Skip to content

Effect of implementation of EU Bank Recovery and Resolution Directive on general securities

The UK's implementation of the EU Bank Recovery and Resolution Directive (BRRD), including bail-in and other resolution tools, came into force on 1 January 2015.

This was achieved primarily through changes to the UK Banking Act 2009 (the Banking Act) with certain provisions also being implemented by changes to the FCA and PRA Rulebooks. This means that the bail-in and other stabilisation tools and corresponding powers under the Banking Act special resolution regime (SRR), have been applicable to relevant entities from that date. 

The implementation of the BRRD brings with it some important changes to the SRR in particular relating to the scope of entities caught by the regime. Key changes from a general securities perspective are set out below.  

Bail-in  

A bail-in tool has been added to the stabilisation options under the SRR. This will permit the UK authorities, in a resolution scenario to, among other things, cancel or modify contracts for the purposes of reducing or deferring liabilities of a relevant entity and/or to write down and/or convert liabilities of a relevant entity into different forms (eg equity). If applied, the bail-in tool would have a significant impact on, broadly speaking, all unsecured debt securities of a relevant entity. 

Scope of entities caught by the SRR 

The SRR applies to UK banks, building societies, investment firms, recognised central counterparties and banking group companies. The latter is defined very broadly to include, inter alia, a UK entity in the same group as a UK bank, building society, investment firm or in the same group as an EEA or third country credit institution or investment firm. In certain circumstances, the UK authorities may also elect to apply the SRR to a third country credit institution or investment firm which has operations or assets in the UK, in recognition and support of a resolution action against such third country credit institution or investment firm by the relevant third country resolution authority. For example, this may apply to a non-EEA bank issuer issuing through a London branch.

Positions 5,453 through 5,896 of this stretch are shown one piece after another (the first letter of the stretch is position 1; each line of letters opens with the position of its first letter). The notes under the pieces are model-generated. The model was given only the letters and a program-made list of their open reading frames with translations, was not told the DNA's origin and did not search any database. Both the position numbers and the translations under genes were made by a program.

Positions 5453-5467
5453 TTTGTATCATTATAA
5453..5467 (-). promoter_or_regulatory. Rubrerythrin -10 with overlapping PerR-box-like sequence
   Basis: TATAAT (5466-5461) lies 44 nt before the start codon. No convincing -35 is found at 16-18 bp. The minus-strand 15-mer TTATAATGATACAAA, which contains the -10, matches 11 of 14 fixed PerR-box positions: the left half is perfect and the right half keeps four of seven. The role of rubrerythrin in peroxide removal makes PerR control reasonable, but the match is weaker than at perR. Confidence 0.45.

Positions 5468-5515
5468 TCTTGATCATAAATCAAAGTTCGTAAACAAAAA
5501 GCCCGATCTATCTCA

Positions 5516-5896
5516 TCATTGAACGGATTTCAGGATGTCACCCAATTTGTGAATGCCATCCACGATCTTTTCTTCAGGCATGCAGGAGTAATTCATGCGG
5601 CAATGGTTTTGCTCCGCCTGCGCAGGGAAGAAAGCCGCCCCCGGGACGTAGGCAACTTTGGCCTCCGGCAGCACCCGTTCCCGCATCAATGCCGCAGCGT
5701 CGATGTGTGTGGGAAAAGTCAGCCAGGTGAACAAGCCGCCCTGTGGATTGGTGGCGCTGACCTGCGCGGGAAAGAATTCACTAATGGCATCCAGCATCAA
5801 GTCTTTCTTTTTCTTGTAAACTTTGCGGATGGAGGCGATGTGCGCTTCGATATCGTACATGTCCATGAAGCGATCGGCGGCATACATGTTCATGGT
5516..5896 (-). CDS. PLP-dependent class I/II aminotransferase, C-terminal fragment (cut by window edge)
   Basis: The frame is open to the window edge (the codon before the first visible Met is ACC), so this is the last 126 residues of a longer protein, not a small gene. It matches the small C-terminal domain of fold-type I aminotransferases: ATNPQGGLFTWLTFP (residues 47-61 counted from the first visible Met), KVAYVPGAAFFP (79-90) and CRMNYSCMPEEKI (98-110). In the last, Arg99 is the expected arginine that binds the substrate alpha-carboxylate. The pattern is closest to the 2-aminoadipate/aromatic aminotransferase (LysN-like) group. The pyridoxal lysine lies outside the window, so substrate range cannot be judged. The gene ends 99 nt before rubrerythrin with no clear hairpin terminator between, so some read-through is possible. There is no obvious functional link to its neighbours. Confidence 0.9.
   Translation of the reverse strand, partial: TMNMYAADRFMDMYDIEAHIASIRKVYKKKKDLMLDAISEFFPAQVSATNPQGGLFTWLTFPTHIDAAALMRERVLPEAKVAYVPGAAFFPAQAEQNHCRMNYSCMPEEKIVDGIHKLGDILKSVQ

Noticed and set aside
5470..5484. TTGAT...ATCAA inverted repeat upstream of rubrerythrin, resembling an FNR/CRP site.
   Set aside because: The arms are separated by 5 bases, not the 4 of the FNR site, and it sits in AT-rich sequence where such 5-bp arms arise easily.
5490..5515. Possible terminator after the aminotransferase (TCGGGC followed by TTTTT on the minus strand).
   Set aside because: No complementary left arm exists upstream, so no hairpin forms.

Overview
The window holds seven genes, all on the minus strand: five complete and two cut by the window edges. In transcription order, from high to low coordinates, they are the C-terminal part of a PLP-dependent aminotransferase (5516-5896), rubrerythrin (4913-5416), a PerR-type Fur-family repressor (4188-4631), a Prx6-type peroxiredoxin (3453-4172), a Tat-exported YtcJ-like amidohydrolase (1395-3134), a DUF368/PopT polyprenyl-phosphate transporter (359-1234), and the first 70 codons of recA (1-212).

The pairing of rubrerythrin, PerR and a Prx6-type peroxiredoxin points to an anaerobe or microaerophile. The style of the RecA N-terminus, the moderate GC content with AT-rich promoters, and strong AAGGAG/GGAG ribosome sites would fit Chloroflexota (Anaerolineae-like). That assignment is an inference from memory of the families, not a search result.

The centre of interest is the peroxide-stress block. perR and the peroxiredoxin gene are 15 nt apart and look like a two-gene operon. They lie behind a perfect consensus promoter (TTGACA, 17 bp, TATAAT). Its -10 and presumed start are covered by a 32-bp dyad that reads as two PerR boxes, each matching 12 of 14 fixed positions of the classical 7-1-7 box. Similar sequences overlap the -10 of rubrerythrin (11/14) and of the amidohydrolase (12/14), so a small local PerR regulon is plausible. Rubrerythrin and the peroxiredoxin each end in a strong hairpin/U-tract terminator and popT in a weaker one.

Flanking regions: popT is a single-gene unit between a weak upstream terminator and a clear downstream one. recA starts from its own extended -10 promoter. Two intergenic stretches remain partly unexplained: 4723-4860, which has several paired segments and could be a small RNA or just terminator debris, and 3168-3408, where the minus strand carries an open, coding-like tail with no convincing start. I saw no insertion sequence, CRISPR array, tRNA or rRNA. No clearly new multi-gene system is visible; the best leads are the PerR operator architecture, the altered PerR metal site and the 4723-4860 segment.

Mandatory write-down or conversion at the point of non-viability

This provides the UK authorities with the power to permanently write down or convert capital instruments, such as subordinated Tier 2 Notes, into equity at the point of non-viability before any resolution action is taken or in certain circumstances, in conjunction with a stabilisation tool. In other words, a stabilisation tool cannot be used before capital instruments have been written down and/or converted. Any equity issued to holders of affected notes may also be subject to bail-in. 

Allen & Overy will continue to monitor this area, in particular with respect to any additional changes that may be made to the SRR as a result of any further developments at the EU or global level. 

Legal and Regulatory Risk Note
United Kingdom